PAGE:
minification factor in radiology, the gain in light achieved by a reduction in size of the output phosphor from the input phosphor size.
osteoclast-activating factor (OAF) a lymphokine that stimulates bone resorption; it may be involved in the bone resorption associated with multiple myeloma and other hematologic neoplasms or inflammatory disorders such as rheumatoid arthritis and periodontal disease.
factor P properdin.
platelet f's see platelet factors.
platelet-activating factor (PAF) a substance released by basophils and mast cells in immediate hypersensitivity reactions, and by macrophages and neutrophils in other inflammatory reactions; it leads to bronchoconstriction, platelet aggregation, and release of vasoactive substances from platelets.
platelet-derived growth factor a substance contained in platelets and capable of inducing proliferation of vascular endothelial cells, vascular smooth muscle cells, fibroblasts, and glial cells; its action contributes to the repair of damaged vascular walls.
R factor R plasmid.
releasing f's factors elaborated in one structure (as in the hypothalamus) that effect the release of hormones from another structure (as from the anterior pituitary gland), including corticotropin-releasing factor, melanocyte-stimulating hormone–releasing factor, and prolactin-releasing factor. Applied to substances of unknown chemical structure, while substances of established chemical identity are called releasing hormones.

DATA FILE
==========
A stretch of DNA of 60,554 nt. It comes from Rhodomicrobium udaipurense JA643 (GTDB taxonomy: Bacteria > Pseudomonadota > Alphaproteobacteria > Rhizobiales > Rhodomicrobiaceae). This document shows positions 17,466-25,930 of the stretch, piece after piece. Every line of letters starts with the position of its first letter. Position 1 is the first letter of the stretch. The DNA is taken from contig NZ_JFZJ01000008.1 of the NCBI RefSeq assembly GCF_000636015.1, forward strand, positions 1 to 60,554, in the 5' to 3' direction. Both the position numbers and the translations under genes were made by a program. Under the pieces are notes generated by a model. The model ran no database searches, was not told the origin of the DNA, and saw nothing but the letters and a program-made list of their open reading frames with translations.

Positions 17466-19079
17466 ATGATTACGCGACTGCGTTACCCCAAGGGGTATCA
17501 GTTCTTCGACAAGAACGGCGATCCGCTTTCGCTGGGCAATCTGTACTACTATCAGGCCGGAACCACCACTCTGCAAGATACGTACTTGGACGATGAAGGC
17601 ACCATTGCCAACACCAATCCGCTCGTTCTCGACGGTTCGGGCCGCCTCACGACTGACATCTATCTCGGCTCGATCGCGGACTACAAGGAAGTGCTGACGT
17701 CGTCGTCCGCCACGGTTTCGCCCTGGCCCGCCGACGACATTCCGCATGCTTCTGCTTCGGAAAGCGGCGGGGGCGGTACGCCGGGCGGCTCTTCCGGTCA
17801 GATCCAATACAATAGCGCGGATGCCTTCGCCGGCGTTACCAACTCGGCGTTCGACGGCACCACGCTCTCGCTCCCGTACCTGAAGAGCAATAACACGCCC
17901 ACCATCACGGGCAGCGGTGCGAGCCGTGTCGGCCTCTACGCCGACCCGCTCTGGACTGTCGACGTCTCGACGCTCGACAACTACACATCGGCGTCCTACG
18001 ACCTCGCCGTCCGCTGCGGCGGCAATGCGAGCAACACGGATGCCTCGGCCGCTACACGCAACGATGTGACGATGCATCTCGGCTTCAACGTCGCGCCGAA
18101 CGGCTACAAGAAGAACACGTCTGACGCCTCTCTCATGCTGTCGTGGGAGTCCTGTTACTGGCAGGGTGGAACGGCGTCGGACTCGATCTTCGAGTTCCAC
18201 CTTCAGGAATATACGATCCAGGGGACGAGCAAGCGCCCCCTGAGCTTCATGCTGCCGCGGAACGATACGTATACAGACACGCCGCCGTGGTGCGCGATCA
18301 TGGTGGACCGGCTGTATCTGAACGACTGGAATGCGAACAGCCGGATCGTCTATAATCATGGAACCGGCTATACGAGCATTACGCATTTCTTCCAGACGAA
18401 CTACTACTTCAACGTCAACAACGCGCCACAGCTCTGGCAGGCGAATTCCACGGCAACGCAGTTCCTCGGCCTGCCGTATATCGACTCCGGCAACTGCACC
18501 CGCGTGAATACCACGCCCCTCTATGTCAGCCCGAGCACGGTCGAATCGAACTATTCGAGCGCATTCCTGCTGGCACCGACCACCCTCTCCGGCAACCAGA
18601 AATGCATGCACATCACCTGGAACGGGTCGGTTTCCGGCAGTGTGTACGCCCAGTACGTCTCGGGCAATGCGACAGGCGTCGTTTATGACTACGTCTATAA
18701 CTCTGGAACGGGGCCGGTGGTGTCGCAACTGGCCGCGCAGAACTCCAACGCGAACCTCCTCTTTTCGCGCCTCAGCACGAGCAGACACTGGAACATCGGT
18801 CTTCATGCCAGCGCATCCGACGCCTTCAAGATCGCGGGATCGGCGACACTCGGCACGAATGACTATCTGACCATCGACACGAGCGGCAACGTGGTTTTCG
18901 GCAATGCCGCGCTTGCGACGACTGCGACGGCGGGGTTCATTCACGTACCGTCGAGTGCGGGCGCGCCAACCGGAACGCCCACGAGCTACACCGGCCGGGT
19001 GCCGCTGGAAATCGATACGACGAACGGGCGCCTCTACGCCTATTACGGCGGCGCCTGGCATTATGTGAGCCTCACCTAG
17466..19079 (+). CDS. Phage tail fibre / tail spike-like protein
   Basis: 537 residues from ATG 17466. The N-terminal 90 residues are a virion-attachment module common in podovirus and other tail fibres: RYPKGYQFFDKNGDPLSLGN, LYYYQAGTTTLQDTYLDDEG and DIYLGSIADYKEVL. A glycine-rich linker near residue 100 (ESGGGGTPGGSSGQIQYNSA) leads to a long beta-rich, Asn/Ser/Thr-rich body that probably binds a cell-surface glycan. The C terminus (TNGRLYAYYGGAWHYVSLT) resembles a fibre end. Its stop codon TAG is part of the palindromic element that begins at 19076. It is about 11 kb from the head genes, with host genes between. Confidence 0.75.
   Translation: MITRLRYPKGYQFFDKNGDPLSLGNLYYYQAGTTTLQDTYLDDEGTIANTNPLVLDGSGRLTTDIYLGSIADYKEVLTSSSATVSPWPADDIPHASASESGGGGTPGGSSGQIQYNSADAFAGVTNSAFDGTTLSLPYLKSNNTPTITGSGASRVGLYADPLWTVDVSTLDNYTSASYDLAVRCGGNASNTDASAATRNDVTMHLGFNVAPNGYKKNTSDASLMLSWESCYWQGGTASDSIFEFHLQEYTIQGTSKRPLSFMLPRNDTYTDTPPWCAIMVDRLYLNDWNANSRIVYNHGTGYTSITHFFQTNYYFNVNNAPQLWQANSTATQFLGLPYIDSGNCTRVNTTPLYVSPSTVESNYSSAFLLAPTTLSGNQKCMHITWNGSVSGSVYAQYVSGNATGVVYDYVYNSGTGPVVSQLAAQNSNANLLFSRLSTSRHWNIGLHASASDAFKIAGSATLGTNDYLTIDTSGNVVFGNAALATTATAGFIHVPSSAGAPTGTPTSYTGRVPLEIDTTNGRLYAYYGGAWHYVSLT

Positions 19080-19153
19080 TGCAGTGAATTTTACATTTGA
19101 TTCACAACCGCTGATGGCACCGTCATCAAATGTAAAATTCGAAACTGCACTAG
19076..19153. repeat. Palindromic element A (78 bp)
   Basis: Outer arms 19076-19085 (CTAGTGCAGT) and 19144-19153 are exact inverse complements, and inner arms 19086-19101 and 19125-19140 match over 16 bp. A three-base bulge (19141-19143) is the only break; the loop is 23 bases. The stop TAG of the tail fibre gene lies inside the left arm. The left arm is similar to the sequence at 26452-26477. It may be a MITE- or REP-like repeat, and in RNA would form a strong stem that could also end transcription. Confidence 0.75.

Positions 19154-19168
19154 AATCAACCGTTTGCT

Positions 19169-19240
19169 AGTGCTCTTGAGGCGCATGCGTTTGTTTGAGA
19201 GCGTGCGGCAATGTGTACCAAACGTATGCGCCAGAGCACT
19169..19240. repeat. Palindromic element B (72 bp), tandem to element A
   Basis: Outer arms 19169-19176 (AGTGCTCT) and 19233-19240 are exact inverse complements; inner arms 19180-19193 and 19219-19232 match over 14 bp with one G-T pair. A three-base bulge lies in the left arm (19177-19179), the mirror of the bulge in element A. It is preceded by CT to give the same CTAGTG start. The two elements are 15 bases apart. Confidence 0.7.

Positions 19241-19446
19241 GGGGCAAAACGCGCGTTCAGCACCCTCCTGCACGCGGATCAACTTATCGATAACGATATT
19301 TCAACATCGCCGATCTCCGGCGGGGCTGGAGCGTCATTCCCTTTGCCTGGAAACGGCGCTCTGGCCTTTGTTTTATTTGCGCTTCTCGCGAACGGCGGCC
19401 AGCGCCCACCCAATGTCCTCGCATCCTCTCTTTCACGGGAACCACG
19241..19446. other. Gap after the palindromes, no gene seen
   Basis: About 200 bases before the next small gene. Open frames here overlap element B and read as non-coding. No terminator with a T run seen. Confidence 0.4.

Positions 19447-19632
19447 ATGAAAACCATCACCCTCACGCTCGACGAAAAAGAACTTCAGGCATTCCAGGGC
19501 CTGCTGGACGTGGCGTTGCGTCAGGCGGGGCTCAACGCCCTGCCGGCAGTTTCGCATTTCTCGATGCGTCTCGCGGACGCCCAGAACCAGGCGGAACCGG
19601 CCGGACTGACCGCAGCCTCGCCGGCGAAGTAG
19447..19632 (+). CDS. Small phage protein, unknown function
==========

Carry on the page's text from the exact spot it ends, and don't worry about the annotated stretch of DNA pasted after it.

resistance factor R f.
Rh factor a type of agglutinogen found on some erythrocytes; see also rh factor.
rheumatoid factor (RF) antibodies directed against antigenic determinants on IgG molecules, found in the serum of about 80 per cent of patients with classic or definite rheumatoid arthritis; but in only about 20 per cent of patients with juvenile rheumatoid arthritis; rheumatoid factors may be IgM, IgG, or IgA antibodies, although serologic tests measure only IgM. Rheumatoid factors also occur in other connective tissue diseases and infectious diseases.
risk factor an agent or situation that is known to make an individual or population more susceptible to the development of a specific negative condition.
risk factor (omaha) an environmental, psychosocial, or physiologic event or health related behavior that increases the client's exposure or vulnerability to the development of a client problem; the nurse's knowledge base of risk factors is used to identify potential problem modifiers in the Problem Classification scheme of the omaha system.
stable factor factor VII, one of the coagulation factors.